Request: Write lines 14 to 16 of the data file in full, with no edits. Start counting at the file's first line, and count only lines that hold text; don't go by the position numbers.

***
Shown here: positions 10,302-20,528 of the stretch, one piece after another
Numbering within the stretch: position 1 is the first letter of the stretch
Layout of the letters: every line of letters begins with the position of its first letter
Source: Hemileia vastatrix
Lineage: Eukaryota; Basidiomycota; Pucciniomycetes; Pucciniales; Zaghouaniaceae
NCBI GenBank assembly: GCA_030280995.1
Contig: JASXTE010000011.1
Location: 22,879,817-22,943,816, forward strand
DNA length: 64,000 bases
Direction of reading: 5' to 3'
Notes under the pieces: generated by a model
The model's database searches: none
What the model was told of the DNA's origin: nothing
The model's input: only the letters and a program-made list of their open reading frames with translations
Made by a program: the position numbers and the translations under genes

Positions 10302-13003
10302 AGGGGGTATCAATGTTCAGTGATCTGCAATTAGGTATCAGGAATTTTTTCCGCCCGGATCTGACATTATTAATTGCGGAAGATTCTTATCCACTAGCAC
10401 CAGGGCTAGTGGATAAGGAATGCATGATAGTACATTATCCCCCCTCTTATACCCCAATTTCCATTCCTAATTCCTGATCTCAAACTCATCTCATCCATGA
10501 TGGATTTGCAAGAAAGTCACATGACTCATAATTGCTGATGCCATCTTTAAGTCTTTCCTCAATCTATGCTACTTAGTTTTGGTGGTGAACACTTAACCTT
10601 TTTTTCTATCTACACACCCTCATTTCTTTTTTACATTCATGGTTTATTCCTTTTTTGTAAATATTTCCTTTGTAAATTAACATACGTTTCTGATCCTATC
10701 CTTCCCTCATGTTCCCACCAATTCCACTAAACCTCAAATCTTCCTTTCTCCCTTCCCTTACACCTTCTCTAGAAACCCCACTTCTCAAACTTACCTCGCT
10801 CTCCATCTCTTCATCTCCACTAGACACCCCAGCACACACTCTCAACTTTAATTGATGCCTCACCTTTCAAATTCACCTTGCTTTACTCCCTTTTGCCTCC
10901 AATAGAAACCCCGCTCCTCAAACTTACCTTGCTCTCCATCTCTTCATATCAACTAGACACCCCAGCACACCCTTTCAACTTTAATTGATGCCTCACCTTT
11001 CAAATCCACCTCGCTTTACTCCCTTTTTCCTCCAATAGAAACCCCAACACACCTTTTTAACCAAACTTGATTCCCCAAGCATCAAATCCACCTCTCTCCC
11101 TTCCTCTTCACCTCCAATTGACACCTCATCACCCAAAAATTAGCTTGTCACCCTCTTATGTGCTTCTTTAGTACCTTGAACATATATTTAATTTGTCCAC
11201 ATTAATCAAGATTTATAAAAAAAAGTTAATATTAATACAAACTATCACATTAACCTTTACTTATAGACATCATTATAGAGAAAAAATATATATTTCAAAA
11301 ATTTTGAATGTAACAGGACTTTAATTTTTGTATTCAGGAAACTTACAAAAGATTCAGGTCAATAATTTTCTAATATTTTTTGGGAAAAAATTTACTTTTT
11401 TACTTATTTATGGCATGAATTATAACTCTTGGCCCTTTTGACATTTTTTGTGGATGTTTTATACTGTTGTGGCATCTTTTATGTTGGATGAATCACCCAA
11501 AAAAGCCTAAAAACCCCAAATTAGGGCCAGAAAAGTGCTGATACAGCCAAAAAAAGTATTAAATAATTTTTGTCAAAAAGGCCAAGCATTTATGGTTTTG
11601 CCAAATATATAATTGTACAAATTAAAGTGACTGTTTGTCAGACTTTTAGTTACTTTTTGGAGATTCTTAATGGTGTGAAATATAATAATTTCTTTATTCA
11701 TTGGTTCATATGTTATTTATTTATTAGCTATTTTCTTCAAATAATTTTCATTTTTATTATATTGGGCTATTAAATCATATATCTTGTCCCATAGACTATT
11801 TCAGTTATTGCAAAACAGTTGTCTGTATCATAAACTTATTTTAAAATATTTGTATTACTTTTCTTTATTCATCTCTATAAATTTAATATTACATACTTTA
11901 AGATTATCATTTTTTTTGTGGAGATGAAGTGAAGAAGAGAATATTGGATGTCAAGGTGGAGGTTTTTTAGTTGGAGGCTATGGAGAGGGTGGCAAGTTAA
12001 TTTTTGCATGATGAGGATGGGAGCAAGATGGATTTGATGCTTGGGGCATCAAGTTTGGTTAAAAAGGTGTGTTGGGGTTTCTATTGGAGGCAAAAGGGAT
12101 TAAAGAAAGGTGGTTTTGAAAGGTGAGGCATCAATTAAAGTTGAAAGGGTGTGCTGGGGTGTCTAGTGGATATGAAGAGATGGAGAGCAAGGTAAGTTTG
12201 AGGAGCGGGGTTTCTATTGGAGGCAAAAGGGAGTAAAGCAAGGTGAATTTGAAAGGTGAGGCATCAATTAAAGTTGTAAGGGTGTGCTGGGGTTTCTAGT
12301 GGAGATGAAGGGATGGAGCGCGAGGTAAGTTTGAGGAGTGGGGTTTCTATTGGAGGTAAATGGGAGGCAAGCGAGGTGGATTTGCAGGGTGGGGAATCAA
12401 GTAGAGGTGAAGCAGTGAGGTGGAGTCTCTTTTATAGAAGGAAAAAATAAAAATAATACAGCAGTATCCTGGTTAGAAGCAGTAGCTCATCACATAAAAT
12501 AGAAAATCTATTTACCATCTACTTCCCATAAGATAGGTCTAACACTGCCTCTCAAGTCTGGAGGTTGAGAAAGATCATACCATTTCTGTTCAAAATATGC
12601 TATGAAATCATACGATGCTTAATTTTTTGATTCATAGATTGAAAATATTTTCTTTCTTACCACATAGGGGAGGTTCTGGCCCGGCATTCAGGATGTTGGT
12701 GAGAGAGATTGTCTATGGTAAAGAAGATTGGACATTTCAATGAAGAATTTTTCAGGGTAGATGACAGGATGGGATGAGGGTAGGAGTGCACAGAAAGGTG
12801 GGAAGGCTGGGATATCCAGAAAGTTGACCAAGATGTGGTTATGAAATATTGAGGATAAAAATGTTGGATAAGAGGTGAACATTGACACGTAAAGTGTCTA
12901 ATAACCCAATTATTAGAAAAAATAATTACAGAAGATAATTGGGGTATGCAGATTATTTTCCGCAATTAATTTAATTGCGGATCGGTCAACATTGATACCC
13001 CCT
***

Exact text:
The model's input: only the letters and a program-made list of their open reading frames with translations
Made by a program: the position numbers and the translations under genes

Positions 10302-13003